Will, cleanliness is very important. The lacquer thinner alcohol clean is important. Wire brushing or sanding the surfaces before soldering will improve chances even more. Just be careful of your "show" surfaces. If you're able to take the solder and "tin" the parts first you'll assure a good seal. The weight on the top of the neck is important. Trying to hold that neck on and keep it still is tough. Remember everything near your hands is hot and will burn you. As I said earlier, controlling the heat when applying it to the solder is critical. Too hot and your solder will find any opportunities possible to run to anywhere it can to get away from you and your repair. Acid core solder is okay, a solid core 50/50 solder and good paste flux is better. Don't shy away from trying a couple practice pieces. You'll do good!
Paul corrected me before I could. Rosin core is hunky dorry. I still prefer solid core and paste flux.
Good stuff, many thanks. Yes I think I'll practice first, got some pipe fittings around here somewhere.
Consider leaving the moto meter on the shelf. They are sometimes too heavy for the new radiator necks, which are soldered on only. The original radiator necks were crimped onto the tank, then soldered. Much stronger.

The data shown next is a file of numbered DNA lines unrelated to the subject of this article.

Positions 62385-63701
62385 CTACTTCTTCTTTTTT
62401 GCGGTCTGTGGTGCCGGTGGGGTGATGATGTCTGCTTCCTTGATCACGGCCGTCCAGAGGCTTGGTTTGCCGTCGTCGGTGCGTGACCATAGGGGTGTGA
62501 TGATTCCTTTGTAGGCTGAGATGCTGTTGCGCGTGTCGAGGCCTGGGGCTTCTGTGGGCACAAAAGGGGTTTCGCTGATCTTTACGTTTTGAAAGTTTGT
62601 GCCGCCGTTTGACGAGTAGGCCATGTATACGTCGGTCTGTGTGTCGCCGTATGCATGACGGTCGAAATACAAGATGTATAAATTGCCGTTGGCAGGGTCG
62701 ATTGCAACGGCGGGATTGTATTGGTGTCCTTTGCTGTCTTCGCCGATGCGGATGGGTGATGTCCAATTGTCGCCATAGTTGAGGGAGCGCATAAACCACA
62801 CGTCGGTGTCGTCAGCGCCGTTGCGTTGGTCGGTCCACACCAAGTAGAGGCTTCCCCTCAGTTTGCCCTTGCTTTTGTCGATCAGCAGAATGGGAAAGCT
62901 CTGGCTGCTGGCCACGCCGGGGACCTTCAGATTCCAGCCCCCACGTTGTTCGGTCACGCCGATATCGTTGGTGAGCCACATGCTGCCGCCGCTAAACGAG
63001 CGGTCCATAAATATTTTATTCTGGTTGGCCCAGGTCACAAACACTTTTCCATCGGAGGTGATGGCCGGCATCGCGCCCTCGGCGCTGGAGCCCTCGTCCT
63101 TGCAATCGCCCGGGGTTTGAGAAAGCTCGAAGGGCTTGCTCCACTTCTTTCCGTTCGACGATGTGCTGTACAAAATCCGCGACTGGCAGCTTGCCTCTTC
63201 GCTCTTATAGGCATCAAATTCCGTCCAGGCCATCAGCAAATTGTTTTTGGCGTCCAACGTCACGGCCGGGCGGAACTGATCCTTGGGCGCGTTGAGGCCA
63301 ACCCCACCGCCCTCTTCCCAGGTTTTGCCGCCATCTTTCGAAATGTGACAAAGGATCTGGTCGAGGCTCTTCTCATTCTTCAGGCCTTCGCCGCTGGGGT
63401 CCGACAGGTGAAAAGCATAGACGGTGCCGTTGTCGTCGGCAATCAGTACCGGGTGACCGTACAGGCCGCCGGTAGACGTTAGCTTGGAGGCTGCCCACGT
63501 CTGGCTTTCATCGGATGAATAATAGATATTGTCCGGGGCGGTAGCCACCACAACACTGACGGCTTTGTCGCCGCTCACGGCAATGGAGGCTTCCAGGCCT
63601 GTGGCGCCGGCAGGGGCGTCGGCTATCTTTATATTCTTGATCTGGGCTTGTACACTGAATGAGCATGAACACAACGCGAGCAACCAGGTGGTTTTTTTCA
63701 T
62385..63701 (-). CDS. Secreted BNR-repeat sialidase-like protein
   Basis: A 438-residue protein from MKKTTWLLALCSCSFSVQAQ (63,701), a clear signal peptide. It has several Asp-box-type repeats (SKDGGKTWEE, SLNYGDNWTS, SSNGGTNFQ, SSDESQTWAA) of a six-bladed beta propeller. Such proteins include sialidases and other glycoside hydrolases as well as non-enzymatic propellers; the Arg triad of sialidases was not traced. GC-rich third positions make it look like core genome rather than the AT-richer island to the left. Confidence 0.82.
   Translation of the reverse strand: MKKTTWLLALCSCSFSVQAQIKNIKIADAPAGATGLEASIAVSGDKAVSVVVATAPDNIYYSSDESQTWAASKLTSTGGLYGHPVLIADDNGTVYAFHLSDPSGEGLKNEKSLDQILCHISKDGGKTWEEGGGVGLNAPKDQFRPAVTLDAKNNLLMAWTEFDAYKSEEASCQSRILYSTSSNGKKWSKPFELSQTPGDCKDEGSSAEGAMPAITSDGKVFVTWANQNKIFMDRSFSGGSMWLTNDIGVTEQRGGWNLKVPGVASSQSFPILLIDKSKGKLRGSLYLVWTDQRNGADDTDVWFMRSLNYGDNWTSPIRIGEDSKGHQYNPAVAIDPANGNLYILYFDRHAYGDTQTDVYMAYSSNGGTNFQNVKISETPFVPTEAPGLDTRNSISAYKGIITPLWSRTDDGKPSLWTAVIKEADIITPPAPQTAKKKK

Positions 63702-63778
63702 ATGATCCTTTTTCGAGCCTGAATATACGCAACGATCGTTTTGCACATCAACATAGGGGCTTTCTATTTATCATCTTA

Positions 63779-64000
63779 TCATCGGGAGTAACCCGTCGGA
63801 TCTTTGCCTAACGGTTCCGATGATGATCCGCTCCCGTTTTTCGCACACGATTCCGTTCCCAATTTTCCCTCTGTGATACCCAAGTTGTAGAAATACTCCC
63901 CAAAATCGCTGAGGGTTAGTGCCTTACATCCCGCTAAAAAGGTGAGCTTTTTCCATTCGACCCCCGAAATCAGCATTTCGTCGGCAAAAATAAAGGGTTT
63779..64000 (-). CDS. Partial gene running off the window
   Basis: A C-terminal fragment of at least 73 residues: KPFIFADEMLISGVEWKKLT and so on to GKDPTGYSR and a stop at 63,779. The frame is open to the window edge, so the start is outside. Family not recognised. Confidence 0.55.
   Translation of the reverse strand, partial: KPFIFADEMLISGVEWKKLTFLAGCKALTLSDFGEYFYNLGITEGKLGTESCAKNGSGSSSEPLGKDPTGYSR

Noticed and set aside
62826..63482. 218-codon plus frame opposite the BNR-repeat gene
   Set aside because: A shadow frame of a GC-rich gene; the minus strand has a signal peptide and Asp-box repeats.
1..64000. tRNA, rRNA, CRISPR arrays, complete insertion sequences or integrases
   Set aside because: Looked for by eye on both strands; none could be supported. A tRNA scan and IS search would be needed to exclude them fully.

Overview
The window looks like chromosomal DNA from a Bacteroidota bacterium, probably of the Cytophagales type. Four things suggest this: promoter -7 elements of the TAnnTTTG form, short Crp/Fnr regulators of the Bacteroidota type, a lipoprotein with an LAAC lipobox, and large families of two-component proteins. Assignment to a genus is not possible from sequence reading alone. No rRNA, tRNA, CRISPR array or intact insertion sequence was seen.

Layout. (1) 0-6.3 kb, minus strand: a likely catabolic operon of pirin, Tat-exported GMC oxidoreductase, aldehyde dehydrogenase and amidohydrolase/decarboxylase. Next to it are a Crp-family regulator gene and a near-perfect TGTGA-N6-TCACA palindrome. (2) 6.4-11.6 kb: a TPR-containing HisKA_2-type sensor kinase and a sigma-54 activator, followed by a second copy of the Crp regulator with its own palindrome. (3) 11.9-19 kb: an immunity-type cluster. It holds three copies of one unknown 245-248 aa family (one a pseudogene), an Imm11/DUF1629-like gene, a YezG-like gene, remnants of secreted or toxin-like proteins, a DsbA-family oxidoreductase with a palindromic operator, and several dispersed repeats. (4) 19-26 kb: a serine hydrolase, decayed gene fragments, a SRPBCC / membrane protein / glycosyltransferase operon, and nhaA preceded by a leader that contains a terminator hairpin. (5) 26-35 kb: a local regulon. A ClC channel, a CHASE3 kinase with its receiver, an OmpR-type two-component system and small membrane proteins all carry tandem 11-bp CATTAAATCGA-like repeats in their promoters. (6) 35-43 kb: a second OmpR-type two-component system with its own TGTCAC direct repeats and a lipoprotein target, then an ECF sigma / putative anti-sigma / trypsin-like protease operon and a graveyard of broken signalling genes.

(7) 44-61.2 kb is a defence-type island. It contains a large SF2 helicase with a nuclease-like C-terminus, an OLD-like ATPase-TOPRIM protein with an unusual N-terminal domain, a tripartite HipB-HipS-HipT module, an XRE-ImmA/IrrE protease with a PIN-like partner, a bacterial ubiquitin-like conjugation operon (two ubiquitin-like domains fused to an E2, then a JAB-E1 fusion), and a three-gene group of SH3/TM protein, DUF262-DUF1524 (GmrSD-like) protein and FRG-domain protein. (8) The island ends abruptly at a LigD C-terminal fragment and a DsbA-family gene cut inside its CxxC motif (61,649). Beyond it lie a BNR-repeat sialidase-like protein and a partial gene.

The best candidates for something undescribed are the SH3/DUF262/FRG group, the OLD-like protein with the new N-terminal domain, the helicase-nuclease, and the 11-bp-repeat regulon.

Make sure you turn the neck until it seats flush in the remnants of the old solder connection or your neck might be slightly cocked or off kilter, especially if the old solder melts at a higher temperature than what you will be using. Jim Patrick
That happened to me back in the spring. I had a rad shop fix it for me. Been good so far.
Will, I think the new radiators do not have the same quality of copper/brass as the older original radiators had. I advised others who tried to use wings and motor meter to eliminate the wings to cut down on weight and wind resistance. I had to do this several years ago and have not had a problem. We also have a local radiator shop (ZAPPS) that has a great slogan, "Zapps is a great place to take a leak"
Haha thanks for the laugh R.S.! Motometer is tucked under the seat for right now, will swap it out when I park at show, but run with the standard issue brass cap.
I have been using a Dog Bone cap and Moto Meter on my '25 coupe for several years, and haven't had any problems with it at all. JMHO. Dave
Probably the most difficult part is obtaining 50/50 solder these days. Unless you have some old stash of it, you can't buy it. Thank the EPA for that.
Had to solder one back on. Danged neck moved or I simply missed my "spot" so I had a "riding condition" on the radiator shell.
Other than that the fix took and it has been about 3 years with a couple of thousand miles (a distance guess at best).
Tim, I just bought a spool of 50/50 solder from Amazon. They sell it for the stained glass folks.. Gene
Gene, you're right on the money. The only thing is some states have the EPA and PCA crawling so far up their ___ they're not able to use it. I just went to our local glass studio to pick up some 50/50 and had no trouble buying it. As always they also had 60/40. They also had 95/5 available but most of the glass artists are passing it up for 50/50.